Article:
|Banhart, Devendra / Cripple Crow|
|Add Date:||2006-01-01|| ||Pull Date:||2006-03-05|| |
|Week Ending:||5 Mar||26 Feb||19 Feb||12 Feb||5 Feb||29 Jan||22 Jan||15 Jan|
|matthew stark rubin|
Devendra Banhart. Cripple Crow. XL Recordings, September 13, 2005.|
Reviewed by Matthew Stark Rubin, December 9, 2005
FCC clean EXCEPT track 8 (“shit”) [and if we have any reactionary conservatives in the house, you may want to watch out for track 21, where he sings about marrying little boys]
This is folk music. Some call it freak-folk, but to me it sounds more wistful than experimental. Most of the “experimentalism” consists of just appropriating different clichés (salsa, cabaret) for a track here and there, and those few songs sound a little forced to me. The rest of the record, however-especially in the second half- is just some really pretty, classic folk and folk-rock. The most traditional, delicate folk numbers are really phenomenal, especially the ones with string accompaniment. Still, the vocals are really what shine here- they are always high in the mix, rhythmically compelling, extremely confident and instantly recognizable. For someone singing all over the place, this guy’s pitch is incredible, and he manages to ooze personality throughout the entire album. I guess what makes this album so revolutionary is that, while playing in a style perfected thirty years ago, and without doing anything insanely different or new, Devendra Banhart manages to sound like himself. A masterpiece if you avoid the duds. P.S. astral weeks.
My picks: 1, 7, 8, 12, 13, 14, 18, 21
Track 1: nice typical pensive folk. Acoustic + cello = pleasant. Consistent throughout, basically one nice guitar figure/pattern and some good signing.
Track 2: lyrics in Spanish, and a correspondingly stereotypical groove (maracas, flute, etc.). still, it’s kinda cute and silly.
Track 3: starts with piano and acoustic guitar strumming. Drums enter and we get a slow folk-rocker. Lennon-esque, with lyrical allusions and vocal harmonies to boot. Later we are treated to some crooning and then a steady coda that slowly fades out into some piano noodling.
Track 4: Steady drum/bass/guitar hits on every beat, two chords, with some typical retro sixties lead guitar. here he sounds kinda like he’s trying to sing like jim morisson, so it’s appropriate that the lyrics are about his beard. Towards the end, it gets more psych-rock/bossanova out of the blue, and that groove is nice. On the whole I find this track pretty corny though.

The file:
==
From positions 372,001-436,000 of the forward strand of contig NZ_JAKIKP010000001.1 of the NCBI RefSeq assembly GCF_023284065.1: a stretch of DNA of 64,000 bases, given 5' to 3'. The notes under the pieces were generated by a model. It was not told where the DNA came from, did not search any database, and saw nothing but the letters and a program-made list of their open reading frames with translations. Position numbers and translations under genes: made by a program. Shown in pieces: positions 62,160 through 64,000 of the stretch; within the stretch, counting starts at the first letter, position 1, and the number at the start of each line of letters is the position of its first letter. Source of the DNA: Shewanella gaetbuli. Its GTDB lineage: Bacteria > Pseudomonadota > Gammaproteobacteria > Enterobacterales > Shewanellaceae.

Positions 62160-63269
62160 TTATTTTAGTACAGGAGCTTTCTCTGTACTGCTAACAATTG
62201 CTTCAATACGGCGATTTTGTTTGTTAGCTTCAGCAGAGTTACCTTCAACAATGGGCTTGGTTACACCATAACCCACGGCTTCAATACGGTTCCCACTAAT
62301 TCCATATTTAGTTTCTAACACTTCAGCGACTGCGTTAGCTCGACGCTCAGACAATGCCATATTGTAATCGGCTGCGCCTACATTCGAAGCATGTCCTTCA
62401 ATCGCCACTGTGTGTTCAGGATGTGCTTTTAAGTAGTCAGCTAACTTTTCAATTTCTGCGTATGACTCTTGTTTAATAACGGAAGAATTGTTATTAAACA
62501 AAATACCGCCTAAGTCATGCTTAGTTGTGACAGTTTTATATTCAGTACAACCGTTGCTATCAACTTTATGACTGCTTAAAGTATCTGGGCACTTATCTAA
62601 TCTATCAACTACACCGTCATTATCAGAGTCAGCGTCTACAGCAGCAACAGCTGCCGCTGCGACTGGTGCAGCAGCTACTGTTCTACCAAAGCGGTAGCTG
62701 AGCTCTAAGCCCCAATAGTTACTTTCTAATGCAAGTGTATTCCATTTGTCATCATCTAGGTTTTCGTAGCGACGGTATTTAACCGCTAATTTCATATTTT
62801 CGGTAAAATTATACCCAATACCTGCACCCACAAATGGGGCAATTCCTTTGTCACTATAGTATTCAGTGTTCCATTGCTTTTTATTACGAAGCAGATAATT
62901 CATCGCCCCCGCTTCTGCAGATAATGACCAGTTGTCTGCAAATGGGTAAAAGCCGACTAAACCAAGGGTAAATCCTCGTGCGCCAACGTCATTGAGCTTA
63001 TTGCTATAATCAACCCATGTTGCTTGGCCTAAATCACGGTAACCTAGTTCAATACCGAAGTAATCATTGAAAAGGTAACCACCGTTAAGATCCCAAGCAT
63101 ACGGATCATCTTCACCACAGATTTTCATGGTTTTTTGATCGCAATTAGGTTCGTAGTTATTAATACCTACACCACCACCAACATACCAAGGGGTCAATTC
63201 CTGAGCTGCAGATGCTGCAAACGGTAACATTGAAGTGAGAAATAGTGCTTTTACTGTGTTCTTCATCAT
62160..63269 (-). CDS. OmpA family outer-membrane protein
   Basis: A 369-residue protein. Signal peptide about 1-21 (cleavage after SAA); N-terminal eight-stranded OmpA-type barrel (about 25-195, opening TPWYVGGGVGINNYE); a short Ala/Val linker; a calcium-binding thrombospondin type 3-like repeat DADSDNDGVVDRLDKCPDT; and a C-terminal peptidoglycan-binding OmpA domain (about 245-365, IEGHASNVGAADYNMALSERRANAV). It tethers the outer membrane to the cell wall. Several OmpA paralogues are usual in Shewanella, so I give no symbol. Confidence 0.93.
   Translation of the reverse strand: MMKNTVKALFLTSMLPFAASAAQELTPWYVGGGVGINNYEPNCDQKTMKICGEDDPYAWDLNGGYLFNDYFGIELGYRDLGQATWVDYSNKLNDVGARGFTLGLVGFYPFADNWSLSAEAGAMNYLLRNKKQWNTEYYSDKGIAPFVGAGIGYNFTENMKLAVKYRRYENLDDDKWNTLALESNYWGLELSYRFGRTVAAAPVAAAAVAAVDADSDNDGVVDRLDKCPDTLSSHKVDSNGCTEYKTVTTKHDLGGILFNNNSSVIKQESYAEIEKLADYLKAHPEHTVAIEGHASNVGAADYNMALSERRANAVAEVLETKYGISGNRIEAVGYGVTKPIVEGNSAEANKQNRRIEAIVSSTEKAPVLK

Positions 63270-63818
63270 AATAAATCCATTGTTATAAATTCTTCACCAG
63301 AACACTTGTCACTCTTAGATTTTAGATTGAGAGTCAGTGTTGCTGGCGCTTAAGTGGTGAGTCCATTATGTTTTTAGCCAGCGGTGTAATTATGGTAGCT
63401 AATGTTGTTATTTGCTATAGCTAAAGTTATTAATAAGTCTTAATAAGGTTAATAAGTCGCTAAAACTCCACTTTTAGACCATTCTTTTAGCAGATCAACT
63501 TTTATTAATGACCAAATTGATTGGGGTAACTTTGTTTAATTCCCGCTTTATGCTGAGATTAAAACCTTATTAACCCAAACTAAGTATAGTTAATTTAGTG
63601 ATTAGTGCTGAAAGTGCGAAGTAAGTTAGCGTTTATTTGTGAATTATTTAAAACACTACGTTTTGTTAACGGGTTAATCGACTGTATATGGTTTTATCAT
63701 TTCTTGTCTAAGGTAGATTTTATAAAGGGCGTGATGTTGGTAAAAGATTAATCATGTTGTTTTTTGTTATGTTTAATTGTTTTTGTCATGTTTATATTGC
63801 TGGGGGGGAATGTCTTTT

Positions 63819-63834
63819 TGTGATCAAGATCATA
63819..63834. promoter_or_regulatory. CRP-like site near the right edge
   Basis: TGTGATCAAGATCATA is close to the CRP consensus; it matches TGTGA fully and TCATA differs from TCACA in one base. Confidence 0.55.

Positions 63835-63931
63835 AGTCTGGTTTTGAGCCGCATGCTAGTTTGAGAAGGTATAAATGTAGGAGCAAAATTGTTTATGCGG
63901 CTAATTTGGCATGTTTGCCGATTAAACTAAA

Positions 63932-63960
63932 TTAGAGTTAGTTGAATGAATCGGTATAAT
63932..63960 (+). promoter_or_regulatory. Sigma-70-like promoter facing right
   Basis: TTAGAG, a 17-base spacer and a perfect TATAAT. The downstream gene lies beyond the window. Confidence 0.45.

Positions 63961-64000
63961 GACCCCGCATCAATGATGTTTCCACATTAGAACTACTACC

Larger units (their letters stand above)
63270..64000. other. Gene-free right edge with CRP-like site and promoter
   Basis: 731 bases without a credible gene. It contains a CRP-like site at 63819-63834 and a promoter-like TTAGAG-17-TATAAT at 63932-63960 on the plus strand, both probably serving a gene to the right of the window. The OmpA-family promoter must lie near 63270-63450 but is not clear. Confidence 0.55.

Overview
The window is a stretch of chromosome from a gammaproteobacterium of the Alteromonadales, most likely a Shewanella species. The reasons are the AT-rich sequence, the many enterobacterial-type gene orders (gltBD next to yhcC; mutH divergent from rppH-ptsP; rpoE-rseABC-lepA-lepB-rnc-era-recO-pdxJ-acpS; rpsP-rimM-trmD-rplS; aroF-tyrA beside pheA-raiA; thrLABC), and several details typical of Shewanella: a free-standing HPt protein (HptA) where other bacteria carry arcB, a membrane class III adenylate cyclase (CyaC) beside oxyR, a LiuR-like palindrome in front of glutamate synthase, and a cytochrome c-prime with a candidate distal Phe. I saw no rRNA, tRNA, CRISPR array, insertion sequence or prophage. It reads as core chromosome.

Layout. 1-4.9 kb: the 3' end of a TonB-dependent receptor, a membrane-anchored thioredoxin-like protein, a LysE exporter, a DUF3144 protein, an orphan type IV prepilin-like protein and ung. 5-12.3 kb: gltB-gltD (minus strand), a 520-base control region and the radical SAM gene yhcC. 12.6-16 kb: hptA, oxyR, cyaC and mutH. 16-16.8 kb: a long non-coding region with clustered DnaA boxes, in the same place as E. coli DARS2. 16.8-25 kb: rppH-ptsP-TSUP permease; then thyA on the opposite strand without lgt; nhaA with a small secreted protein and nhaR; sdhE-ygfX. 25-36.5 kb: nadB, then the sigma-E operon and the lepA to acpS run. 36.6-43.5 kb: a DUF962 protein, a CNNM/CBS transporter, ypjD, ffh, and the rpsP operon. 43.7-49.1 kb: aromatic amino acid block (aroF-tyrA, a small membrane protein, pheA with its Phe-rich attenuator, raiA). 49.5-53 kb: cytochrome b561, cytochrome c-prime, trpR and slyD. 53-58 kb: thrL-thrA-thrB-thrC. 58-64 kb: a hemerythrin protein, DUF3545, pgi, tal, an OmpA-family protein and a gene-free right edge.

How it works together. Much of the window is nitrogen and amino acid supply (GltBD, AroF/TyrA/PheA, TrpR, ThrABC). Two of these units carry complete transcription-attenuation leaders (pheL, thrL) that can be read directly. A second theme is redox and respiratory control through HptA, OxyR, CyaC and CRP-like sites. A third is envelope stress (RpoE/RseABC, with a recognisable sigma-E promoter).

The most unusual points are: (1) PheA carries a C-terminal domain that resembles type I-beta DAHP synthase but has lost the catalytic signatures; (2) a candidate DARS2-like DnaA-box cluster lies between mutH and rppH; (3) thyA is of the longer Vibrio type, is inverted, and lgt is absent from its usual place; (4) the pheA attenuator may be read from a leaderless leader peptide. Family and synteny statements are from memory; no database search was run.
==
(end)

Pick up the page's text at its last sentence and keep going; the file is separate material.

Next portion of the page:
Track 5: This one has a “world beat” vibe, some bongo type drumming with some minor key guitar noodling, and I think I hear sitar. I think it’s supposed to sound mystical. Same mid-tempo groove through the whole song.
Track 6: Singing in Spanish, with intermittent flamenco-style strumming, then figure-picking. Just voice and guitar for the first minute, then another orientalizing Latin groove with Santana-esque lead guitar in the background. Ends with more Spanish crooning/flamenco.
Track 7- Iron and Wine style fingerpicking, but a bit more bluesy, with very traditionally folk singing. Delicate. Various classy accoutrements (some slide, some ambient background vox).
Track 8- FCC WARNING (he says “shit” once) Fat funky bass grove with maracas and guitar vamping. GREAT cooler-than-thou singing with awesome talk/sing cadence.
Track 9- Cabaret piano and singing with some yelps and such. Nice faux-trumpet voice solo.
Track 10- starts with a little sing-song melody about the beatles. Then jumps into one of these salsa sections with Spanish singing.
Track 11- Melodramatic, dark finger-picking juxtaposed with nonsense-lyrical duet with a girl.
Track 12- Cat Stevens to the max instrumentals. Fragile, vibrato-infused singing with a totally infectious melody. Beautiful. There’s a reason the album title is taken from a lyric in this one.
Track 13- More evocative fingerpicking. Nice cello accompaniment. This one is in another language, but it doesn’t sounds lame. Very pretty. The singing ebbs and flows along with the guitar vamp, and it just WORKS. Towards the end, the vocals sound like they’re coming from the next room, and it’s pretty.
Track 14- Nice and pleasant acoustic picking and strumming made special by extremely catchy vocals. Some awesome background vocals join in, then a violin, and it feels like the coolest campfire of all time.
Track 15- Very folky storytelling. Obviously it’s about San Francisco.
Track 16- starts with talking so watch out. More traditional folk, then some tremolo guitar and drums come in and we’re dealing with some groovy, catchy folk rock. He’s singing about having Chinese children, which I don’t really get.
Track 17- Guitar picking sounds like Tenacious D. Instrumental acoustic guitar. Repetitive.
Track 18- Finger picking and cello playing off each other nicely. Very mellow.
Track 19- More Spanish singing with stereotypical fingerpicking and strumming on the nylon string axe. I’m sorry, I just can’t get into this, it sounds really childish to me. But the string solo (cello I think) is beautiful in its own right. Sounds like soundtrack music to a movie put out by Harvey Weinstein.
Track 20- mid-tempo piano folk rocker with pedal steel. Very catchy vocals, very pleasant ambience to the whole song.
Track 21- Almost Nashville-sounding fifties blues-rock ballad, could have been on Frank Black’s Honeycomb. Makes sense for a man with “so many women” that he decide to get rid of his front door so he “doesn’t have to hear them disappear.” One of those awesome life-is-hard-for-a-stud-like-me songs… and it works! But at the, at the end, it goes straight surf-rock, and all the sudden he’s singing about “so many little boys” he wants to marry? Now I’m confused.
Track 22- The album ends with- surprise!- a pensive, slow, and deliberative piano/vox ballad about flowers and the moon, and “all the lips on your lips” feeling good.